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George Anthony Walkem
George Anthony Walkem (November 15, 1834–January 13, 1908) was a British Columbian politician and jurist. Walkem moved to British Columbia in 1862 and served as a member of the colony's appointed Legislative Council from 1864 to 1870 and was a supporter of Canadian confederation. With the admission of the colony into Canada, Walkem was elected to the provincial legislature in 1871 and became Attorney-General in the cabinet of Premier Amor de Cosmos and succeeded him as premier.
Walkem's government pressured Ottawa to meet its commitment to build a railway to the Pacific Ocean but was initially unsuccessful. Walkem fought the 1875 election facing charges that he had filed to secure railway construction and had increased the province's debts by engaging in expenseive public works projects. Walkem's government was re-elected with a reduced majority but he was also accused of plunging the province into debt by engaging in public works that it could ill afford. Nevertheless, his government was returned, albeit with a reduced majority but grievances continued.
Walkem’s government passed a racist law denying Chinese and native people the vote and also worked to curtail and reduce the size of Indian reserves leading to land claims disputes that continued for over a century.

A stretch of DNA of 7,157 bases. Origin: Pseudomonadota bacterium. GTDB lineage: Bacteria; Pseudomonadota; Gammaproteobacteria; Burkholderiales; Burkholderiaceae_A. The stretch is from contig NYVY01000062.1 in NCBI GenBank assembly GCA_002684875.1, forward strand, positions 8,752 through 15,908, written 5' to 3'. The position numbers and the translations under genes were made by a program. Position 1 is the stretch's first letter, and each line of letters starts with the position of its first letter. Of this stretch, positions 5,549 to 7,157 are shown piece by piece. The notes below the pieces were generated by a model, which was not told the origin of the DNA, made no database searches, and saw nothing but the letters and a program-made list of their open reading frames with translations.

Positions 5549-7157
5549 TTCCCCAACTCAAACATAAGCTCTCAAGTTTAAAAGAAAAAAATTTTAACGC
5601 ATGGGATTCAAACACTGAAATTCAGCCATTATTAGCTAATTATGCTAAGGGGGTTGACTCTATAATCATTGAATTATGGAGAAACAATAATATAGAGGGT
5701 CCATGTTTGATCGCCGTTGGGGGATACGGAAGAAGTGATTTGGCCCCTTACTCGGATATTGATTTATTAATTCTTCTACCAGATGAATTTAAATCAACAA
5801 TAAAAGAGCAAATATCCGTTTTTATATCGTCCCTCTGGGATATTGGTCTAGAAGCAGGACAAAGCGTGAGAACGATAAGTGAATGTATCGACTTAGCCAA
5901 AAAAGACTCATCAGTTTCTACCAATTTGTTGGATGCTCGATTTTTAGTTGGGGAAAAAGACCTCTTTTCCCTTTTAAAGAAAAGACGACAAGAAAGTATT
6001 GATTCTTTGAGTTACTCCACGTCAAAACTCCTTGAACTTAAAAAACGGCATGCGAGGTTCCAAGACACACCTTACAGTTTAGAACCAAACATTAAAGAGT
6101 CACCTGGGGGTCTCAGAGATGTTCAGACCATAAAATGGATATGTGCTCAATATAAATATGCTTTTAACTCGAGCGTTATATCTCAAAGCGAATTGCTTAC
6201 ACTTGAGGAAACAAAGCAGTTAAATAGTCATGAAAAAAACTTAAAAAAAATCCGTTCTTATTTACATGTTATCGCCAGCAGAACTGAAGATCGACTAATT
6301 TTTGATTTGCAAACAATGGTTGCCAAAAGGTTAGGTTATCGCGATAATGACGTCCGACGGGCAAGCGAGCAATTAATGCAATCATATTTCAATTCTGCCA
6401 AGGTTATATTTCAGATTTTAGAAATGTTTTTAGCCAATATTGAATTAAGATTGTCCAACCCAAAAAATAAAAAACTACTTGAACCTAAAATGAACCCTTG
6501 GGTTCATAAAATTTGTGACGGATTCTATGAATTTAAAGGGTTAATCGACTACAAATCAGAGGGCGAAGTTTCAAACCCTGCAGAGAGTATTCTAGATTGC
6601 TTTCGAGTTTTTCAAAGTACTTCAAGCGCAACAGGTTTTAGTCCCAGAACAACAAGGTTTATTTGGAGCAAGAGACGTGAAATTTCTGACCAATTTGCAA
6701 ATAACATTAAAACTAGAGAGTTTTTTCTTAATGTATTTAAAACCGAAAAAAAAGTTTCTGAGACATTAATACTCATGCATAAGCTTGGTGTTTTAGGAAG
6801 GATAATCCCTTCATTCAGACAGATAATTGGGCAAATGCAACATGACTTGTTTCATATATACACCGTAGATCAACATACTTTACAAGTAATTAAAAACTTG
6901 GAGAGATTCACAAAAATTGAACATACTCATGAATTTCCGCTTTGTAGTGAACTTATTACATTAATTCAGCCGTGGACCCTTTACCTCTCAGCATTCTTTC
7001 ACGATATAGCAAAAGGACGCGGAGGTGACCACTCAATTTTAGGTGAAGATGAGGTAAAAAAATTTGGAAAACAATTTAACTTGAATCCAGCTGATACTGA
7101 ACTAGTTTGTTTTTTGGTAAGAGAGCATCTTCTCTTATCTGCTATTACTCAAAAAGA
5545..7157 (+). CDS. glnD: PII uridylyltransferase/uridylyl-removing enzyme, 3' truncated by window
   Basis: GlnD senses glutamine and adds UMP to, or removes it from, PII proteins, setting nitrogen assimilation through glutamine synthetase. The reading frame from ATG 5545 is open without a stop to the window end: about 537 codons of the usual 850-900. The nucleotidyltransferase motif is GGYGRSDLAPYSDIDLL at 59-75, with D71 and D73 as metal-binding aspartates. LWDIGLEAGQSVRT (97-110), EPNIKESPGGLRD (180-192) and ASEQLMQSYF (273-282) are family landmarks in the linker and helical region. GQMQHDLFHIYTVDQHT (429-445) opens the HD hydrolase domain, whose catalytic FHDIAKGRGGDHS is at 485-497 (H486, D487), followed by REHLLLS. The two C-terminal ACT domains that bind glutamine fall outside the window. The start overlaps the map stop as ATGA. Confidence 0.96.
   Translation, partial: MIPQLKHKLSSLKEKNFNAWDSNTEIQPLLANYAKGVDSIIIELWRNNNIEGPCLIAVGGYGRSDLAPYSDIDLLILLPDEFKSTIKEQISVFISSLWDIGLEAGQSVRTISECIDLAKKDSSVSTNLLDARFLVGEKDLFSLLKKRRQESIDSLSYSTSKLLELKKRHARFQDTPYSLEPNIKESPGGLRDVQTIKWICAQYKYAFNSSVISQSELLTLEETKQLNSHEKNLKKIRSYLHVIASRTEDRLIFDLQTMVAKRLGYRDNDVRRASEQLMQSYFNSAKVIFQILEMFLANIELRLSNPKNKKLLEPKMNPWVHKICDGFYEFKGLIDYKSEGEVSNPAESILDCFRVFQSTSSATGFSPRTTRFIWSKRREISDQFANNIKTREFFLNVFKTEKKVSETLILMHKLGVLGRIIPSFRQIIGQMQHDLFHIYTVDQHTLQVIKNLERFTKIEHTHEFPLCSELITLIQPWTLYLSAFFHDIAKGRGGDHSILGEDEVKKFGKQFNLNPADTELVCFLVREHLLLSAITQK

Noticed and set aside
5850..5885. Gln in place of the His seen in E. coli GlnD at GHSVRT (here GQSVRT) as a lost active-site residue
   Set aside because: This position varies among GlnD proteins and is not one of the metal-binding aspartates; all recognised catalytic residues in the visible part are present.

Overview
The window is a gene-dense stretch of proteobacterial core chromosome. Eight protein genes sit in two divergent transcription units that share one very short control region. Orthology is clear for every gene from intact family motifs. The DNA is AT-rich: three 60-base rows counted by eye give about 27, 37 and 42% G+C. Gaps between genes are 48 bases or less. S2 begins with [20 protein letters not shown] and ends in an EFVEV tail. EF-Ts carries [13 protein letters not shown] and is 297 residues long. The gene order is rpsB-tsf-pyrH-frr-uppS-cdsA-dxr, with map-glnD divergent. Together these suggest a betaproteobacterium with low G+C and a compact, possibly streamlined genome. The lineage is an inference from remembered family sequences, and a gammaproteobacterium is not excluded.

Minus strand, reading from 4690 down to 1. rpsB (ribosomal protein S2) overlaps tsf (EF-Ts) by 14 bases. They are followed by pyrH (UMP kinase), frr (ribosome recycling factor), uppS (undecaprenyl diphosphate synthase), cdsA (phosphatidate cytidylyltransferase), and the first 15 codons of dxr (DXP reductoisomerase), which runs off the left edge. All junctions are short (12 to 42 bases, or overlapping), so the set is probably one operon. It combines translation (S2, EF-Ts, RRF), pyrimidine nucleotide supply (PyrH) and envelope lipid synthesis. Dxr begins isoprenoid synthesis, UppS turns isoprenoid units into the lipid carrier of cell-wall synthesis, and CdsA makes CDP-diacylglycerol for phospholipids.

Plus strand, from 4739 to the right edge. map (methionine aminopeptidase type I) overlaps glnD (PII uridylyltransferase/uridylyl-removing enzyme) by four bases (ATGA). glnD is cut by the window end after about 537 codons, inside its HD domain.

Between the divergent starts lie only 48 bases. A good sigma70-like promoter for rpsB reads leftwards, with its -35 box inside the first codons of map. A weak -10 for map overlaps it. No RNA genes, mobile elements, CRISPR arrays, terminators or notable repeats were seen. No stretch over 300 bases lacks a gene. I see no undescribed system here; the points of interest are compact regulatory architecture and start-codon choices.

The Walkem government's financial difficulties mounted and his government lost a Motion of No Confidence in early 1876 and was replaced by a new government formed by Andrew Charles Elliott with Walkem becoming Leader of the Opposition. Elliot's government was unstable and collapsed within two years leading to early elections which allowed Walkem to form a second government in 1878 with a comfortable majority.
The new Walkem government opposed "cheap Chinese labour" and inserted a clause banning the hiring of Chinese workers in all its contracts. The government also attempted to levy a special tax restricted to Chinese which was struck down by the Supreme Court of Canada. In the election campaign Walkem had threatened to lead British Columbia out of confederation if the federal government did not commence construction of the promised railway by 1879. The provincial government appealed directly to London resulting in the British government pressuring Ottawa to fulfill the deal.
In 1882 Walkem narrowly survived a Motion of No Confidence due to rising costs of a project to build a dock on Vancouver Island but lost the subsequent election due to hostility from Islanders who had a disproportinate number of seats in the legislature and thus were able to bring down the Walkem government.
Walkem retired from politics in 1882 he was appointed to the Supreme Court of British Columbia sitting on the court until his retirement in 1904.
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